The real Magpul Industries PDR-C was a concept platform for a compact, bull-pup style 5.56mm carbine which, unfortunately, was canceled back in 2008. Fortunately for airsoft players, the interest in the very futuristic design of the real steel version led the way to PTS Magpul releasing a version for them! The PTS Magpul PDR-C is a replica of the real steel firearm, designed to shoot 6mm airsoft BBs. The PDR-C weighs about 4 lbs when loaded and is weighted, as bull-pups should be, more to the gun’s rear section.

The airsoft gun is all black save for the bright orange tip (a non-orange tip is included in the box) and is made from a reinforced plastic material that is surprisingly durable. The PTS Magpul PDR-C does its best at replicating the real steel weapon, even featuring a reversible ejection port. This feature allows the real steel PDR-C to be ambidextrous so that the user isn’t pelted by ejected shell casings. The  charging handle is able to be pulled back and released under spring tension (although it does nothing for the function of the gun) and the internal gearbox is a proprietary design using 8mm bearings. Additional touches of realism are in its trigger control system. The PDR-C’s trigger features three positions – safe, semi, and fully automatic fire. Depressing the trigger half way fires BBs in semi-auto mode, while pulling it back all the way fires BBs in fully-auto mode. The PDR-C also features a quick chance spring system which makes adjusting your velocity very simple.

Speaking of velocity, we chrongraphed the PDR-C at about 360 feet per second, which means it is still in the acceptable range of most indoor CQB arenas (albeit in the gray area for some) and better than the velocity of most gas airsoft pistols. Its rate of fire is decent at about 800 rounds per minute using a 7.4V Lipo battery. The PDR-C isn’t winning any awards in either department, but those are not bad specs by any means for a compact CQB airsoft gun. Again, if the velocity isn’t to your liking, you could always change the spring out – the choice is yours. The package includes a 70 round, short PMAG 20, but the airsoft gun will accept standard size PMAGs as well.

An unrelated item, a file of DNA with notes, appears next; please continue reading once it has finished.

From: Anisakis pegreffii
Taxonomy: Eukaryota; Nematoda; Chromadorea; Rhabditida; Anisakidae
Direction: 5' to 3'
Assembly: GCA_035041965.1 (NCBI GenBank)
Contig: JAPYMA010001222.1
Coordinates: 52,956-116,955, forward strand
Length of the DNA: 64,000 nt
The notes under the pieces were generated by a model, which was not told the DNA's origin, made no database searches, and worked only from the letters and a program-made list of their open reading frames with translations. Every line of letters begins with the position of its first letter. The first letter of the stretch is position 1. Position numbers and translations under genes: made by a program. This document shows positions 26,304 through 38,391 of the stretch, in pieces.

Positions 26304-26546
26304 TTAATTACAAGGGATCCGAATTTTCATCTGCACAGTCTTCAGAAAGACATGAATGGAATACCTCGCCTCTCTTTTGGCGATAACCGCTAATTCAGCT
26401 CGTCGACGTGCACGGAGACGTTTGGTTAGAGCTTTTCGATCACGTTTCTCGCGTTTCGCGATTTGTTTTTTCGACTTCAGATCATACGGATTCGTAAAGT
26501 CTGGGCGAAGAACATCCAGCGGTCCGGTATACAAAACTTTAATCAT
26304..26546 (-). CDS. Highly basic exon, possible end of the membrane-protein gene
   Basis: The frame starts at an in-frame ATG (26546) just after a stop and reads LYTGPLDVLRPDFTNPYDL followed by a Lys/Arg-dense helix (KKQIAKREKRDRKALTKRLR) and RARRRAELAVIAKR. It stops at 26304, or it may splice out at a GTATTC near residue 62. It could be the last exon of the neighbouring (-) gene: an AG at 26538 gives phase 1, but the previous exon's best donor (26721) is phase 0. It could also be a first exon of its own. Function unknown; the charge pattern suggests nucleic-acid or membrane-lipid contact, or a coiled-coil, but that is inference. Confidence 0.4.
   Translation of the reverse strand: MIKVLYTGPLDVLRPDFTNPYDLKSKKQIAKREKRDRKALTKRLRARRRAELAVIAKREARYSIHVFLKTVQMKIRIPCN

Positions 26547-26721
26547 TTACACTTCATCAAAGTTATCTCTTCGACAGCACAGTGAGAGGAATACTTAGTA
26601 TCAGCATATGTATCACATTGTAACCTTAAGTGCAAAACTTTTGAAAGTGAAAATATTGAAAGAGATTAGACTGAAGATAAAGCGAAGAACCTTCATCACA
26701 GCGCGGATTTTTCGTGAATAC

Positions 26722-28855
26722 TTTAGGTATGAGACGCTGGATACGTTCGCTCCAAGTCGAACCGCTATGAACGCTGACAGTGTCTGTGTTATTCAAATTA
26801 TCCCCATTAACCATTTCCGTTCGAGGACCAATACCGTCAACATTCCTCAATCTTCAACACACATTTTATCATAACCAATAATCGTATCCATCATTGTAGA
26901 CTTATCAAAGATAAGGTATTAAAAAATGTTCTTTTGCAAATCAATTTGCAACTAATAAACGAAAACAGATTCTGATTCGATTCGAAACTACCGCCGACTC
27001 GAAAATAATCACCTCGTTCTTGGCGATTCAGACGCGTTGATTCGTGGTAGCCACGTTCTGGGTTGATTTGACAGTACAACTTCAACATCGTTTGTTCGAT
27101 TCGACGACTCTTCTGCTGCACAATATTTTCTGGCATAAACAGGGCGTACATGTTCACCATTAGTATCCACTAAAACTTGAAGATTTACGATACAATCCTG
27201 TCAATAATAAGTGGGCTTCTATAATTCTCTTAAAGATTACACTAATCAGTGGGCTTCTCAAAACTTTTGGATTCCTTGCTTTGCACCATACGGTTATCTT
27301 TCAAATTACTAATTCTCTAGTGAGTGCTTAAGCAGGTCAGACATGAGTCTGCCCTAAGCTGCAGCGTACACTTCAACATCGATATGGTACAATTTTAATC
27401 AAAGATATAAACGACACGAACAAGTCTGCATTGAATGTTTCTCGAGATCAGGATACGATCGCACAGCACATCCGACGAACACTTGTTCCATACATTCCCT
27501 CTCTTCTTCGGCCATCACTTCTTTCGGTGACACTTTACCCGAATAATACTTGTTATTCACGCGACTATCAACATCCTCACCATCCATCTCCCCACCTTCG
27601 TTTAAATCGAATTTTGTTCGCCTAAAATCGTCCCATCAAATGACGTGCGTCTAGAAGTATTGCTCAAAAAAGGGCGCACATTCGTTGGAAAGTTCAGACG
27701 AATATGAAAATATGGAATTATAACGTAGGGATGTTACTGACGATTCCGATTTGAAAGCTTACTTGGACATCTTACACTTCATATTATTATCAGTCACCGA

The battery compartment is located within the pistol grip and the PDR-C uses a small tamiya connector. The battery compartment is pretty compact, so be careful to select a Lipo that will fit inside. AirsoftExtreme actually lists a couple of theirs that fit the bill on the product page for the gun, which you can click on in the next paragraph.

The PDR-C does have some drawbacks. First, is the airsoft gun’s $380 dollar price point (see the AEX product page here).  Also, I found the PDR-C’s ambidextrous magazine release button to be a bit too firm for my liking. In the heat of an airsoft match, I want to be able to reload quickly and think the PDR-C would benefit from having a slightly easier to depress release button. Finally, visually it would appear that the stock of the PDR-C had an adjustable cheek riser but the actual airsoft gun does not. I would have liked to have seen one added to this gun – especially for the price tag.

Overall, the PTS Magpul PDR-C is a terrific CQB airsoft gun or a backup gun when your primary goes down or runs dry. It features decent performance and a compact form factor that makes it easy to store and travel with. Also, its rear-weighted design means that the airsoft gun is VERY easy to control. However, know that the gun is not perfect and not cheap – so think carefully before you purchase.

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PTS Magpul PDR-C Photo Gallery

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Jerry Paxton

A long-time fan and reveler of all things Geek, I am also the Editor-in-Chief and Founder of